This worked for me in Firefox, Chrome, and Safari on Mac.

3
  • 1
    Don't set display: block on tables - surprisingly it strips them of their semantics! This harms accessibility and makes life difficult for users of screen readers. See here developer.paciellogroup.com/blog/2018/03/… – WickyNilliams Feb 2 at 13:21
  • 1
    Yikes, did NOT know that! Thanks for the info, @WickyNilliams. – Mary7678 Feb 3 at 3:48
  • It's very surprising behavior! – WickyNilliams Feb 3 at 11:36
11

I couldn't get any of the above solutions to work. However, I found a hack:

body {
  background-color: #ccc;
}

.container {
  width: 300px;
  background-color: white;
}

table {
  width: 100%;
  border-collapse: collapse;
}

td {
  border: 1px solid black;
}

/* try removing the "hack" below to see how the table overflows the .body */
.hack1 {
  display: table;
  table-layout: fixed;
  width: 100%;
}

.hack2 {
  display: table-cell;
  overflow-x: auto;
  width: 100%;
}
<div class="container">

  <div class="hack1">
    <div class="hack2">

      <table>
        <tr>
          <td>table or other arbitrary content</td>
          <td>that will cause your page to stretch</td>
        </tr>
        <tr>
          <td>uncontrollably</td>
          <td>xxxxxxxxxxxxxxxxxxxxxxxxxxxxxxxxxxxxxxxxxxxxxxxxxxxxxxxxxxxxxxxxxxxxxxxx</td>
        </tr>
      </table>

    </div>
  </div>

</div>

3
  • None of the above worked for me either, but this did. Nice one, thanks. – Gábriel Dec 14 '19 at 21:10
  • @Gábriel Glad it worked for you. I tried it again just now in Firefox and it doesn't seem to be rendering correctly :-( i.imgur.com/BcjSaCV.png Chrome still looks good. – mpen Dec 15 '19 at 3:25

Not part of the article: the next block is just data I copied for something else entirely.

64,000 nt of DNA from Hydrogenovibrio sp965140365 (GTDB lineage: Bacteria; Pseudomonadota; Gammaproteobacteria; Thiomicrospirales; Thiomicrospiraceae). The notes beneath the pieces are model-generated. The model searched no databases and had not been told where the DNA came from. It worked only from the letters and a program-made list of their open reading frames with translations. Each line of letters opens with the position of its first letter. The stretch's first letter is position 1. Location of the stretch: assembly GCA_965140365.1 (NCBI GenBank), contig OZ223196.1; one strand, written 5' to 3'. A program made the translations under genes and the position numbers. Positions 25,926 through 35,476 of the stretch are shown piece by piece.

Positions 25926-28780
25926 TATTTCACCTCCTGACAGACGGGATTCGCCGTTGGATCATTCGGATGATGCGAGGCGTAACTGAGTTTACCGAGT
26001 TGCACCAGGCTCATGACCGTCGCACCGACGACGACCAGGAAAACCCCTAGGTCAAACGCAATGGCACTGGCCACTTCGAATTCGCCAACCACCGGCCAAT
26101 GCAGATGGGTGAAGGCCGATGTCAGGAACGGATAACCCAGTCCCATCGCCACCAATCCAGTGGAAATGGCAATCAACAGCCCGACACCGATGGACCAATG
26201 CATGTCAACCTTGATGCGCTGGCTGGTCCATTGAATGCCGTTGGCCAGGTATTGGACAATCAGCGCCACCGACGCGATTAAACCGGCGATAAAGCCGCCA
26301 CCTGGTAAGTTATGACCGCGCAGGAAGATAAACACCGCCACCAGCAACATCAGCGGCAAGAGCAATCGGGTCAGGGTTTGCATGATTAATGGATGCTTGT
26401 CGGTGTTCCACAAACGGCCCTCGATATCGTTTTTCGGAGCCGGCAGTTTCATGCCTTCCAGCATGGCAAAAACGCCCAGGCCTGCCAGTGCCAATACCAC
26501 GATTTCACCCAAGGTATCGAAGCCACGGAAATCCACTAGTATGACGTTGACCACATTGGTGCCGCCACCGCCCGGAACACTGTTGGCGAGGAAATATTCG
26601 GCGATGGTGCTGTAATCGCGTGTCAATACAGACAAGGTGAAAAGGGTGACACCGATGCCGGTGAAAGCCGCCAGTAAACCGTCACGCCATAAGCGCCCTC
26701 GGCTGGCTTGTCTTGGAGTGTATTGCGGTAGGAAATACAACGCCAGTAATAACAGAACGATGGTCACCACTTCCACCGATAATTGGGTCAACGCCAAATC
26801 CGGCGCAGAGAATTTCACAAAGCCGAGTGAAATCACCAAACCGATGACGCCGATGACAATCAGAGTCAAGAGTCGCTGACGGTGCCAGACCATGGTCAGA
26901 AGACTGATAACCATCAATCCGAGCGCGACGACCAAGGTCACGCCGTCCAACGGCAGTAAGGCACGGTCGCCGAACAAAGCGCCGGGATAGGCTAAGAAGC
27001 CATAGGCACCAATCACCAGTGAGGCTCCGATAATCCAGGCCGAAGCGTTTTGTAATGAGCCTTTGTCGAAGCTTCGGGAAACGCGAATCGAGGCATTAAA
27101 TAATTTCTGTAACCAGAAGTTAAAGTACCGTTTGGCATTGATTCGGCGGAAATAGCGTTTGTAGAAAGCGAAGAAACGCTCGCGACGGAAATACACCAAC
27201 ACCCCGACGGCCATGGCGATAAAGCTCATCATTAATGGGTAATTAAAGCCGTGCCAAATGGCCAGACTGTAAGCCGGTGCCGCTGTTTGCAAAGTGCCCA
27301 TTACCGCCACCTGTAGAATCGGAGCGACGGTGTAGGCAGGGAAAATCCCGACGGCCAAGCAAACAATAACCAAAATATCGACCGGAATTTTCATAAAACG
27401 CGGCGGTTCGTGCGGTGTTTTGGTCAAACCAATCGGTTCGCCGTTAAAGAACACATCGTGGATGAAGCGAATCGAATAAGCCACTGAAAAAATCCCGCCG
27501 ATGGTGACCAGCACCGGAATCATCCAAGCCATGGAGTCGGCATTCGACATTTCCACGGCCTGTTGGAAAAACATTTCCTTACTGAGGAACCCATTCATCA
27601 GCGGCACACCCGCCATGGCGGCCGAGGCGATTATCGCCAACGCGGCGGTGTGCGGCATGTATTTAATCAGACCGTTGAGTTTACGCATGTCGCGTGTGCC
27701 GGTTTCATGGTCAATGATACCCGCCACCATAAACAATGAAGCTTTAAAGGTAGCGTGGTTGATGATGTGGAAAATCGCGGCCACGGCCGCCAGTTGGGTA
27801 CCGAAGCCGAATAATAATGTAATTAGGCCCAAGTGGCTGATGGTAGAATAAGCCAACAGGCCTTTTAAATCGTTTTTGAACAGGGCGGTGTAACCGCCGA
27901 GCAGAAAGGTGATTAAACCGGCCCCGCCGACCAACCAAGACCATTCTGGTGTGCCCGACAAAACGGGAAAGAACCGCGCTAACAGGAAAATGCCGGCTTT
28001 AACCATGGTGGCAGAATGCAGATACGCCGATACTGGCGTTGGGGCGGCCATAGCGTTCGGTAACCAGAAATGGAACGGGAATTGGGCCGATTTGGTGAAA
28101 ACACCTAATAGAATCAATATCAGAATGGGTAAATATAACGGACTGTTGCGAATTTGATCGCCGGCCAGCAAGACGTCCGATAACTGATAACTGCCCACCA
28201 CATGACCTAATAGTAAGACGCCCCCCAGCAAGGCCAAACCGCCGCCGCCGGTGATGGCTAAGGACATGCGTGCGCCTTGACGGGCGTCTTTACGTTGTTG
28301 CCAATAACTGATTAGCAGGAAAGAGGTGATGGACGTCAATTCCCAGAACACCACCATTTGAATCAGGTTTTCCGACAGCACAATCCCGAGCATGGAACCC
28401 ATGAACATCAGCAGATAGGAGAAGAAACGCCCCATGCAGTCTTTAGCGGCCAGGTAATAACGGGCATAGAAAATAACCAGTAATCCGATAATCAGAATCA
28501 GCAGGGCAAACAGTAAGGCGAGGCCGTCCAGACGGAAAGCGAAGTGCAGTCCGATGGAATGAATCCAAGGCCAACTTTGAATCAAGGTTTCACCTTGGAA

• 1
    Strange; I was using it exactly on Firefox and it worked there - although not in this exact setup. I wanted to render a big grid made up of 10 x 10 px divs with collapsed borders and the maxed-out width + the overflow-x: auto seemed to be the key. With those in place, everything looked perfect. Also, I'm not using <table> at all, only divs, with display: table, table-row and table-cell. – Gábriel Dec 16 '19 at 7:11
8

I was running into the same issue. I discovered the following solution, which has only been tested in Chrome v31:

table {
    table-layout: fixed;
}

tbody {
    display: block;
    overflow: scroll;
}
1
3

Insert the table inside a div, so the table will take full length

HTML

<div class="scroll">
 <table>  </table>
</div>   

CSS

.scroll{
    overflow-x: auto;
    white-space: nowrap;
}
1
  • 1
    That worked for me. I usually avoid changing the HTML but in that case it's much easier – clem Jan 9 at 9:50
2

I figured out this answer based on previous solution and it's comment and added some adjustments of my own. This works for me on the responsive table.

table {
  display: inline-block;
  overflow-x: auto;
  white-space: nowrap;
  // make fixed table width effected by overflow-x
  max-width: 100%;
  // hide all borders that make rows not filled with the table width
  border: 0;
}
// add missing borders
table td {
  border: 1px solid;
}
3
  • @Saeed Did you mean something like html structure? – George Aug 15 '18 at 11:43
  • My bad, I mean add more explanation, to help understand it better – Mastisa Aug 15 '18 at 11:45
  • Hope this version is more clarified. – George Aug 15 '18 at 12:09
2

The 'more than 100% width' on the table really made it work for me.

.table-wrap {
    width: 100%;
    overflow: auto;
}

table {
    table-layout: fixed;
    width: 200%;
}

1

With bootstrap

 <div class="table-responsive">
   <table class="table">
     ...
   </table>
 </div>
-2
//Representation of table
<div class="search-table-outter">
<table class="table table-responsive search-table inner">
</table>
</div>

//Css to make Horizontal Dropdown

<style>

    .search-table{table-layout: auto; margin:40px auto 0px auto; }
    .search-table, td, th {
        border-collapse: collapse;
    }
th{padding:20px 7px; font-size:15px; color:#444;}
td{padding:5px 10px; height:35px;}
    .search-table-outter { overflow-x: scroll; }
th, td { min-width: 200px; }


</style>
1
  • Indentation and sample data would help if you intend to demo something. Also, did you mean "scrollbar" instead of "Dropdown"? – Cees Timmerman Feb 17 '16 at 13:24

Your Answer

By clicking “Post Your Answer”, you agree to our terms of service, privacy policy and cookie policy

Not the answer you're looking for? Browse other questions tagged or ask your own question.